The letter called on the judge to publish the November 2019 order “because it is firmly in the public interest” to do so: “If the order is published, it will set a precedent and raise important legal issues in relation to it the right to surrender legal advice and independent investigation, “Ms. A. wrote.” It would be better to get applicants and the industry as a whole to understand what these investigations are often about, while demonstrating the tactics employers are contributing apply their conduct. “She also raised concerns about companies using” rented weapons “to solve their PR headaches.

In the ruling, the judge said UBS could not rely on legal privileges as employment partner Stroud had been hired to conduct an independent investigation into how the bank’s HR team had reacted rather than acting as the bank’s legal advisor.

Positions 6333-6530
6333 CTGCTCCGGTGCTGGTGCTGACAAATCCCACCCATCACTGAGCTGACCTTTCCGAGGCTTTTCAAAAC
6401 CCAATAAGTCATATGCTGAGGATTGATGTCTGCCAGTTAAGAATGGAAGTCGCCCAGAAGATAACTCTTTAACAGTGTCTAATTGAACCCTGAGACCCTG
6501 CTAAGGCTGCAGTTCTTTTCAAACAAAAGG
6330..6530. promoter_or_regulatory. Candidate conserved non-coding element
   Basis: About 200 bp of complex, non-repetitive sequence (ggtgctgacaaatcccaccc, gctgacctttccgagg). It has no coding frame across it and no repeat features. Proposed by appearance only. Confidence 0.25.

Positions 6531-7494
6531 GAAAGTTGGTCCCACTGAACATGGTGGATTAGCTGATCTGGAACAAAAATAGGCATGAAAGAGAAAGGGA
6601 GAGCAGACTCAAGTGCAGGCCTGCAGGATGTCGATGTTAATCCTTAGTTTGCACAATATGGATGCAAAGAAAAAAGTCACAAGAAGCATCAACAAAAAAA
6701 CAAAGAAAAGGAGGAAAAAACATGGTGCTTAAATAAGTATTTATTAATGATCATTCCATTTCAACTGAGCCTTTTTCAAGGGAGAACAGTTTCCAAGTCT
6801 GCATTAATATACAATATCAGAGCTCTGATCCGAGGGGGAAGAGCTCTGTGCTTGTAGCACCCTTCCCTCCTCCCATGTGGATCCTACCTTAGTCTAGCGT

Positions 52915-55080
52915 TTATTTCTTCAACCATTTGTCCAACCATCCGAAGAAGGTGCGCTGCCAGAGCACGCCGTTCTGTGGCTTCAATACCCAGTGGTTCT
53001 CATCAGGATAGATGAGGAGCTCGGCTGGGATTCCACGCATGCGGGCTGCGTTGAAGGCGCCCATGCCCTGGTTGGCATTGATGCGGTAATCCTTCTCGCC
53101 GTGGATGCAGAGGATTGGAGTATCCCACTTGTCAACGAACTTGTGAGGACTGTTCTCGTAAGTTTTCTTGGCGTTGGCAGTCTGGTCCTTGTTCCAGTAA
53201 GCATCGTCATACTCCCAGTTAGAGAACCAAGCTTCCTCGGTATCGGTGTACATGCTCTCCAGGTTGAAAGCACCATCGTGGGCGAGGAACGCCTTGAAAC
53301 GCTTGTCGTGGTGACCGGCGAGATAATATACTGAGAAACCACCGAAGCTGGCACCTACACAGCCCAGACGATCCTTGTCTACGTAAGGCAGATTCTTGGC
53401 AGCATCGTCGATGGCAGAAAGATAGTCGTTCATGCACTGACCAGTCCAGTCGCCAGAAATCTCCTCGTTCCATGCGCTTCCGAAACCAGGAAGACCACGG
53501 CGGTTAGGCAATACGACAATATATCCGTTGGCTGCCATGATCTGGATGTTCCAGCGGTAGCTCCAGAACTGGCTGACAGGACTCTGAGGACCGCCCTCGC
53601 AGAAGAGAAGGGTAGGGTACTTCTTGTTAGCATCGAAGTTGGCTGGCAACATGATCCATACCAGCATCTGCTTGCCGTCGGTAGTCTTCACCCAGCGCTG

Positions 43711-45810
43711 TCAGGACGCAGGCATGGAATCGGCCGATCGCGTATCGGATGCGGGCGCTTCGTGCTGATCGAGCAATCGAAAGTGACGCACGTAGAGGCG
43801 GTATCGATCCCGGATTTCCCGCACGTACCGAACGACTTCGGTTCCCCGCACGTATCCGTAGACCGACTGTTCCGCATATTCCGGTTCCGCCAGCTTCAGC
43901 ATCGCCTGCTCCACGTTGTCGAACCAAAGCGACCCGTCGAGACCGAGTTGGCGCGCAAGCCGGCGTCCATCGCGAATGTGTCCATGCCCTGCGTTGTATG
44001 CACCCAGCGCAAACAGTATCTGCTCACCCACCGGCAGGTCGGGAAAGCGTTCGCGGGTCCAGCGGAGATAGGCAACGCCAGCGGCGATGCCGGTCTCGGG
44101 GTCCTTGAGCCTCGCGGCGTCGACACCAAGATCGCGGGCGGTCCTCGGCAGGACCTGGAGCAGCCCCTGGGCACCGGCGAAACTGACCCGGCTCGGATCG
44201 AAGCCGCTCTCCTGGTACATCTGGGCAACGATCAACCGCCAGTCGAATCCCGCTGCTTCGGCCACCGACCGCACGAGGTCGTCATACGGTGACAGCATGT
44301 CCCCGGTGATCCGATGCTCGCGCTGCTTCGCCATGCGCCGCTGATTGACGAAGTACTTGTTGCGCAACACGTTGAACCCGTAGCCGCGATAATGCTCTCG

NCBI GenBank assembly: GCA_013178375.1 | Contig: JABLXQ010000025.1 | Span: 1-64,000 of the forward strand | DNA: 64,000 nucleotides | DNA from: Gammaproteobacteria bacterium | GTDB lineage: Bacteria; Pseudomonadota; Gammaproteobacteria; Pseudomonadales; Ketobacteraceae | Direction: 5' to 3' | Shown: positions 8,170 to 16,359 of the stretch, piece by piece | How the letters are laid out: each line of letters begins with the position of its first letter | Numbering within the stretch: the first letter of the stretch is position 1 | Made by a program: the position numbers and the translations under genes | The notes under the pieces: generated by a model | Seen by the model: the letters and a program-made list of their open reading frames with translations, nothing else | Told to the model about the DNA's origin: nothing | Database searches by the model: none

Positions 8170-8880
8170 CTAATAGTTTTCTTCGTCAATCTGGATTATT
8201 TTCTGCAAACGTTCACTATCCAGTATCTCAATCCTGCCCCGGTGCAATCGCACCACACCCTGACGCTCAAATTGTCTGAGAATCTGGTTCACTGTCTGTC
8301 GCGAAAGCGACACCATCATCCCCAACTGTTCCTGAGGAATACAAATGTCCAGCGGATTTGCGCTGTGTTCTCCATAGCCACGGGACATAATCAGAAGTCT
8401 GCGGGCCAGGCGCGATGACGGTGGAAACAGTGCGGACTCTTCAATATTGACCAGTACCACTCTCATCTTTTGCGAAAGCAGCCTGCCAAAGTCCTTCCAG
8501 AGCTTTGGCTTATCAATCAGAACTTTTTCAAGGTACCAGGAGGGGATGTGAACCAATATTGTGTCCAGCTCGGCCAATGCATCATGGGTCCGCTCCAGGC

Stroud was drafted by UBS in 2018 to review how the bank dealt with allegations that Ms. A, a former employee of the bank, had been raped by a colleague. While Ms A’s 2019 employment application against UBS was later kept confidential for non-protection, the new information still raises some serious questions about what constitutes a bona fide independent investigation.

The whole point is the apparent lack of consensus between the parties about Stroud’s role.

The SRA continues to investigate complaints that Stroud failed to make it clear to the alleged victim that she works for UBS. Ms A alleged she worked with the Freshfields investigation after receiving assurances from senior UBS figures that Stroud had not been hired to provide legal advice to the bank.